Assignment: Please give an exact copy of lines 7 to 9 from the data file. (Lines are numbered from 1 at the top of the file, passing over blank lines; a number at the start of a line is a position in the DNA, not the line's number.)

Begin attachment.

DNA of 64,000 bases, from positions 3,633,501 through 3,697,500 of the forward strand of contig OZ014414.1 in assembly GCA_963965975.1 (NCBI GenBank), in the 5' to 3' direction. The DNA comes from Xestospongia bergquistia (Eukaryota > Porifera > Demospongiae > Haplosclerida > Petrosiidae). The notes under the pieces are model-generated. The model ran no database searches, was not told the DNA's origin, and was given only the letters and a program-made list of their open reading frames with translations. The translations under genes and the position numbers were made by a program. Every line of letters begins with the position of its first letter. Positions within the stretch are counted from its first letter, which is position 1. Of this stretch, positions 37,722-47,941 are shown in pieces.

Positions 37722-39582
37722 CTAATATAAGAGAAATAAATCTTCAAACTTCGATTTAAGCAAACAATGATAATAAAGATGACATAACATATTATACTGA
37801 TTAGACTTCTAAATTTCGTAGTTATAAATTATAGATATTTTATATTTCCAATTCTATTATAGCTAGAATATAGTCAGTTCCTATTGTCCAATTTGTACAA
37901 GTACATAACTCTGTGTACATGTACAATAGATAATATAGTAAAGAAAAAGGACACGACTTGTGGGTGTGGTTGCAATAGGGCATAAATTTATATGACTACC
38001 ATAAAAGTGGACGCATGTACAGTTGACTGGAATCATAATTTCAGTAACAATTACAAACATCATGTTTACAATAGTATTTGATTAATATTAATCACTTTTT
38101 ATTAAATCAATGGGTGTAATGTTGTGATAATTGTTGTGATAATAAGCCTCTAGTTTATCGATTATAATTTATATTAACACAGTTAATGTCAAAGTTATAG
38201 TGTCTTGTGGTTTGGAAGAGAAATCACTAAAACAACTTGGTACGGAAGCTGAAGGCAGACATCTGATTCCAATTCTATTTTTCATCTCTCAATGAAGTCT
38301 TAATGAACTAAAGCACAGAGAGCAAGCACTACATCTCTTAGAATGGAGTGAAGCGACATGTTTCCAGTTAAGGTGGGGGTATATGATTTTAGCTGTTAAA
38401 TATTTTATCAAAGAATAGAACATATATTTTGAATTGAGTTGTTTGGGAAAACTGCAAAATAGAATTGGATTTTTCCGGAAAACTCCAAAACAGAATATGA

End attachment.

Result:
38101 ATTAAATCAATGGGTGTAATGTTGTGATAATTGTTGTGATAATAAGCCTCTAGTTTATCGATTATAATTTATATTAACACAGTTAATGTCAAAGTTATAG
38201 TGTCTTGTGGTTTGGAAGAGAAATCACTAAAACAACTTGGTACGGAAGCTGAAGGCAGACATCTGATTCCAATTCTATTTTTCATCTCTCAATGAAGTCT
38301 TAATGAACTAAAGCACAGAGAGCAAGCACTACATCTCTTAGAATGGAGTGAAGCGACATGTTTCCAGTTAAGGTGGGGGTATATGATTTTAGCTGTTAAA